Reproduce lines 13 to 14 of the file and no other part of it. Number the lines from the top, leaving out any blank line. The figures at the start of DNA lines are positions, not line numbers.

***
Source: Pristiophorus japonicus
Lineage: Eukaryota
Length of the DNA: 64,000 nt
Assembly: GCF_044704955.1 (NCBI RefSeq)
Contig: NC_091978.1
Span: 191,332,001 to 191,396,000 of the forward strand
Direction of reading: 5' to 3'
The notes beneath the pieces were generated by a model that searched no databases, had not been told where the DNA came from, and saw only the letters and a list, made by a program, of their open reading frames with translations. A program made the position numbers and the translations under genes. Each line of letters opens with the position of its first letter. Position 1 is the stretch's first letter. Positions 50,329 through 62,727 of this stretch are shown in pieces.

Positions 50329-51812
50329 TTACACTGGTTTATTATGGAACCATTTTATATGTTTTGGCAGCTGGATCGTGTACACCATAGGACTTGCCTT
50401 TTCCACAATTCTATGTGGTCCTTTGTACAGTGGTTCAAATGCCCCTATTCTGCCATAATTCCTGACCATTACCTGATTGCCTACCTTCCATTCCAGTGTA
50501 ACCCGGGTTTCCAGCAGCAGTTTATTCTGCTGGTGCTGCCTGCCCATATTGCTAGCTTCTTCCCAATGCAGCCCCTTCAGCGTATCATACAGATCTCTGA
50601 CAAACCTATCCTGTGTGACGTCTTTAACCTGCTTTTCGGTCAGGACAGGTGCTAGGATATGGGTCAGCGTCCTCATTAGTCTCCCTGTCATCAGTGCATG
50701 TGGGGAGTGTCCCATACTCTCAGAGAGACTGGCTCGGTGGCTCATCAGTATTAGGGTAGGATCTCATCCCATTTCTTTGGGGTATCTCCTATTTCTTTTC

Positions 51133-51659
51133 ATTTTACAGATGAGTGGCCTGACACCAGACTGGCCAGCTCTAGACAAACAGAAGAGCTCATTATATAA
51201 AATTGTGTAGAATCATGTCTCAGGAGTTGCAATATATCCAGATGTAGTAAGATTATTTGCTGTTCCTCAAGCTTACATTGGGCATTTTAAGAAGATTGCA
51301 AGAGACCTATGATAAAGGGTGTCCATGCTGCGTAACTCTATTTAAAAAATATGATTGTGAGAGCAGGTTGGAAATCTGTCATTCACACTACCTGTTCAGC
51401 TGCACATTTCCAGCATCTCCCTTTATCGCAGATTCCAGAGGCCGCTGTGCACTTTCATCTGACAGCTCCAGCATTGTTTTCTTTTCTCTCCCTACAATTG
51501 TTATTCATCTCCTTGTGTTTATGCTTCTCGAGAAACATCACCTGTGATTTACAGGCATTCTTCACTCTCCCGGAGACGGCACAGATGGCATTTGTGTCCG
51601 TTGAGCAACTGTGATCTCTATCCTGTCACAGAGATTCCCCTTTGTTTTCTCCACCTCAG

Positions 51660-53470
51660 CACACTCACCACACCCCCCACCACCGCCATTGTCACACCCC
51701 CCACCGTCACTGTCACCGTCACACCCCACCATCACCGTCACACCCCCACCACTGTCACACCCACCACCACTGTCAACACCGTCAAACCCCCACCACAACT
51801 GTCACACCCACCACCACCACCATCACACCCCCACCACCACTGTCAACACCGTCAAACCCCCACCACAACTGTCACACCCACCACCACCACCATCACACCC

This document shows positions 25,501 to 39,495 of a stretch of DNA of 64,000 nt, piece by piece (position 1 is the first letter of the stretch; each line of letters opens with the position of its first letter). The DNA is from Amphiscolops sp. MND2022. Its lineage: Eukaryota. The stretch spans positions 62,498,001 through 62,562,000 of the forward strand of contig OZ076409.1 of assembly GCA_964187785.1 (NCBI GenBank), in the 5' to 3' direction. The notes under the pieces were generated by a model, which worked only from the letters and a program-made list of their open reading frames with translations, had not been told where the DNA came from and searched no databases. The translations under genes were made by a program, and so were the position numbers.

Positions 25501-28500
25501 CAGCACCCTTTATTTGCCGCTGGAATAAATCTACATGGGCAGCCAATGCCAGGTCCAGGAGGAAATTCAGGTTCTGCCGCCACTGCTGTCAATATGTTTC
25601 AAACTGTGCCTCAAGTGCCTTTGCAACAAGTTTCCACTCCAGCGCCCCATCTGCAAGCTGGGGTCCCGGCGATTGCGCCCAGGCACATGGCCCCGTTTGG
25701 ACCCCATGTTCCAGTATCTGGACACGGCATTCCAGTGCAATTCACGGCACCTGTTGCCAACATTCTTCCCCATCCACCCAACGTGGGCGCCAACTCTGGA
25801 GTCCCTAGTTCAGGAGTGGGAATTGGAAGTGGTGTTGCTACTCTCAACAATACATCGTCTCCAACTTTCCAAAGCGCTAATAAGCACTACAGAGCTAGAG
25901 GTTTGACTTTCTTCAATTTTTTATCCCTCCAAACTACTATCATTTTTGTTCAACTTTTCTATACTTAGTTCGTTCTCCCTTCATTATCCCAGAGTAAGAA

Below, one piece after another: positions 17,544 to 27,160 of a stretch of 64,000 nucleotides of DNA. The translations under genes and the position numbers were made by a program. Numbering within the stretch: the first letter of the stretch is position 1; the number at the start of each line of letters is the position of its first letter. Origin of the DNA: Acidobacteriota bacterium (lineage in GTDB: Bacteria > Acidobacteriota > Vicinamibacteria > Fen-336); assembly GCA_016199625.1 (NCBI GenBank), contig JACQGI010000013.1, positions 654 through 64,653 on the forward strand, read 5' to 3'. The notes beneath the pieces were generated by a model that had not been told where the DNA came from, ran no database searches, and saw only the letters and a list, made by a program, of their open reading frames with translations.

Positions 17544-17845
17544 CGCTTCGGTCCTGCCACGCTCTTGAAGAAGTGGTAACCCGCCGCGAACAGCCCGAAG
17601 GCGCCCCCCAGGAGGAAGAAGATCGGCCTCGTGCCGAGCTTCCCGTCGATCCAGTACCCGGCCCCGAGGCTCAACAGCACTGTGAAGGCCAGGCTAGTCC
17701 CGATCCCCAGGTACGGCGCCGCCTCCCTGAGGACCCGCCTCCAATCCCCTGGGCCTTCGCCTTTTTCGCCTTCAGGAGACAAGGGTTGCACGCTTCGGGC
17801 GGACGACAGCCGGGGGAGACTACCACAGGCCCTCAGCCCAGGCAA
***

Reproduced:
50601 CAAACCTATCCTGTGTGACGTCTTTAACCTGCTTTTCGGTCAGGACAGGTGCTAGGATATGGGTCAGCGTCCTCATTAGTCTCCCTGTCATCAGTGCATG
50701 TGGGGAGTGTCCCATACTCTCAGAGAGACTGGCTCGGTGGCTCATCAGTATTAGGGTAGGATCTCATCCCATTTCTTTGGGGTATCTCCTATTTCTTTTC